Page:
What kind of message does that send to women, especially the survivors? The message is that men are free to sexually assault you and they won’t be held accountable for the crime they’ve committed. The French Academy’s defense was that the Academy doesn’t make ‘moral’ decisions. Yet sexual assault is more than a matter of moral judgement: it’s a crime. This decision also carries a message. This one was that the French Academy doesn’t care about women’s lives.
There’s also the perennial debate about ‘separating the art from the artist’. In this case, it presents a conundrum. Polanski’s latest movie re-tells the story of the Dreyfus Affair, which involves a Jewish-French army officer who was wrongfully convicted of treason. The Dreyfus Affair is a milestone event in French history, reflecting how public opinion impacts on justice, and how bias may lead to injustice. The movie’s plot is constructed to parallel Polanski’s own prosecution. Polanski said in an interview that this was why he was inspired by the story and wanted to put it on screen. J’Accuse is literally a piece of art designed to acquit the artist. In that context, how can we say that it is possible to separate the art from the artist?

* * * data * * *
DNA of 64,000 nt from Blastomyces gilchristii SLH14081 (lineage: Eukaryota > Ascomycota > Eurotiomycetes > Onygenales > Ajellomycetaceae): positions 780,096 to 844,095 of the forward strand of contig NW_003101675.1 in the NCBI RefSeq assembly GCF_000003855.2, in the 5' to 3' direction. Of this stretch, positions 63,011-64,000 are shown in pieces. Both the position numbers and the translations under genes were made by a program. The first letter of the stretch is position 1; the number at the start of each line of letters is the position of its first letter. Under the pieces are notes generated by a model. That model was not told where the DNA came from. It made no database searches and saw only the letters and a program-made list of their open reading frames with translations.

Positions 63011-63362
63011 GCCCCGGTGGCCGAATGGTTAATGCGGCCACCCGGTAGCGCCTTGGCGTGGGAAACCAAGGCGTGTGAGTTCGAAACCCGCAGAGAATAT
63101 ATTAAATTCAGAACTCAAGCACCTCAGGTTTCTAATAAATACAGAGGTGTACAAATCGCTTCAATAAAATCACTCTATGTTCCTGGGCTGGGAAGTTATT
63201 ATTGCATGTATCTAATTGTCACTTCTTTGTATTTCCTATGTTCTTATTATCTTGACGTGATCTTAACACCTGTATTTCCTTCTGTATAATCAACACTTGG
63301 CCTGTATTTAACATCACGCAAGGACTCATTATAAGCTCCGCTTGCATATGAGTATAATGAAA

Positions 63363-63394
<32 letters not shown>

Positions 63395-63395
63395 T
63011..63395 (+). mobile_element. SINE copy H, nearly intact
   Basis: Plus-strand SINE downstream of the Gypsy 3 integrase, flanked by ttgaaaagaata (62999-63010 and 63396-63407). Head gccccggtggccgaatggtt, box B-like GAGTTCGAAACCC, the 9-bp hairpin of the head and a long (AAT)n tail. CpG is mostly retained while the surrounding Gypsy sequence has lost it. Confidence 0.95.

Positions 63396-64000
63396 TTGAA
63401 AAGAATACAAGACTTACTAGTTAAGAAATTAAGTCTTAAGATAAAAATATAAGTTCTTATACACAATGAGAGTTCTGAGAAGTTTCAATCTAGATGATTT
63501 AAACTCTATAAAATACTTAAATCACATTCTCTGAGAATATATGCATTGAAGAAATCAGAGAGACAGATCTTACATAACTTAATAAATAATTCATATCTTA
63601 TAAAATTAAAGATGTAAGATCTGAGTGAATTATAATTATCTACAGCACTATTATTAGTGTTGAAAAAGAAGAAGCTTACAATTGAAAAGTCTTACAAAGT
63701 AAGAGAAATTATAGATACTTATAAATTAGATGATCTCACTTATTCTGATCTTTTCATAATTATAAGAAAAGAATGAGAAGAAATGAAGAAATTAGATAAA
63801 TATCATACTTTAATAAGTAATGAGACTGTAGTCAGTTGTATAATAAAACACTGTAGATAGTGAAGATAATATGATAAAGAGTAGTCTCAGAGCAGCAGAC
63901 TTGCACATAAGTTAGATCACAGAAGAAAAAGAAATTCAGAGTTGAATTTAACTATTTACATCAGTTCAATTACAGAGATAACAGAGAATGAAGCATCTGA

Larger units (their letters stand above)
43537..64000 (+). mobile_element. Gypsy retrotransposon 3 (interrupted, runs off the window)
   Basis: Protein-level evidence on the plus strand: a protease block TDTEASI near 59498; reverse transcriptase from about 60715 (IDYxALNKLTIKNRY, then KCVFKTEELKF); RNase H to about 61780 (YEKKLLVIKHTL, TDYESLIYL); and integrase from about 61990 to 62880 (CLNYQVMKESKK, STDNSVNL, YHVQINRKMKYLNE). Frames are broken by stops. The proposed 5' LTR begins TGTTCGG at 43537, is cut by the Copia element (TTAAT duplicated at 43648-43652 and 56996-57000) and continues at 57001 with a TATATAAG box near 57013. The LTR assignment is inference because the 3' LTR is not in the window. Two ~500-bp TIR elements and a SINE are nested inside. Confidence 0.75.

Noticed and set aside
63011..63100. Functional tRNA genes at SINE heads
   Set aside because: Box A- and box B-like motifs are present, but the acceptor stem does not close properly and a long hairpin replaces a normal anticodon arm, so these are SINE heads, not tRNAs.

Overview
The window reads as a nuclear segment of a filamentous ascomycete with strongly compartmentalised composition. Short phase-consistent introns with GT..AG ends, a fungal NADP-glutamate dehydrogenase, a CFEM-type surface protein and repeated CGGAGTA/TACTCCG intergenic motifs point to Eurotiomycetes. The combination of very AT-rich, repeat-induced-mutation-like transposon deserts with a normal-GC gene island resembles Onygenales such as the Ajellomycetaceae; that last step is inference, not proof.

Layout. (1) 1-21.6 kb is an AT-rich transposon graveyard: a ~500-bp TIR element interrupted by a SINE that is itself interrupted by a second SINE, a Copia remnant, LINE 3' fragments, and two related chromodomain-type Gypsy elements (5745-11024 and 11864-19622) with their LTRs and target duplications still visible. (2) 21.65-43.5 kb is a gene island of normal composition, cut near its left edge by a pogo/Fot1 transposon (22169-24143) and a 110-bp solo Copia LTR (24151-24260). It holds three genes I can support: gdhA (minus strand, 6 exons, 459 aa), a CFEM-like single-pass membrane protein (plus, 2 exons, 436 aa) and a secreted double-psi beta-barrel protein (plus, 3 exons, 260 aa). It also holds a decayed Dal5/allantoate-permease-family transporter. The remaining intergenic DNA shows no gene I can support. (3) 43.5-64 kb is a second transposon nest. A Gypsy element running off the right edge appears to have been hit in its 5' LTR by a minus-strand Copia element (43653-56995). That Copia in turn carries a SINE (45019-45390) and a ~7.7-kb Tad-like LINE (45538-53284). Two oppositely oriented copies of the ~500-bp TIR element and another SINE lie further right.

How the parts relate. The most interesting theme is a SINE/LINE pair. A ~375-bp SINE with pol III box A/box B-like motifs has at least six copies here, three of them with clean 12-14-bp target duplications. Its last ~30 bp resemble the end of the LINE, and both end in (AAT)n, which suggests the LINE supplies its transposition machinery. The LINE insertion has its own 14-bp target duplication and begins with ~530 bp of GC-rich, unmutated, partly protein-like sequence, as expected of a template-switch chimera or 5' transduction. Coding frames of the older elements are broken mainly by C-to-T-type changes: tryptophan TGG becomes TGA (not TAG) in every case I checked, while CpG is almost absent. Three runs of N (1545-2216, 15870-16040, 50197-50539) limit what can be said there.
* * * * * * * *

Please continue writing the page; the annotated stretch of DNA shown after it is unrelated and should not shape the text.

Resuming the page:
It’s perversely impressive the degree to which powerful men in the industry stick up for each other. When Polanski was detained in Switzerland back in 2009 due to his arrest warrant a huge campaign was mounted requesting his release. Amongst those who signed the petition were Woody Allen and Quentin Tarantino, unsurprisingly. Tarantino defended Polanski, saying ‘He had sex with a minor, alright, that’s not rape. To me, when you use the word rape you are talking about violence, throwing them down.’It’s interesting how a director known for his signature ultra-violence defines sexual assault as necessarily involving violence, given that sexual assault is an act of violence in itself.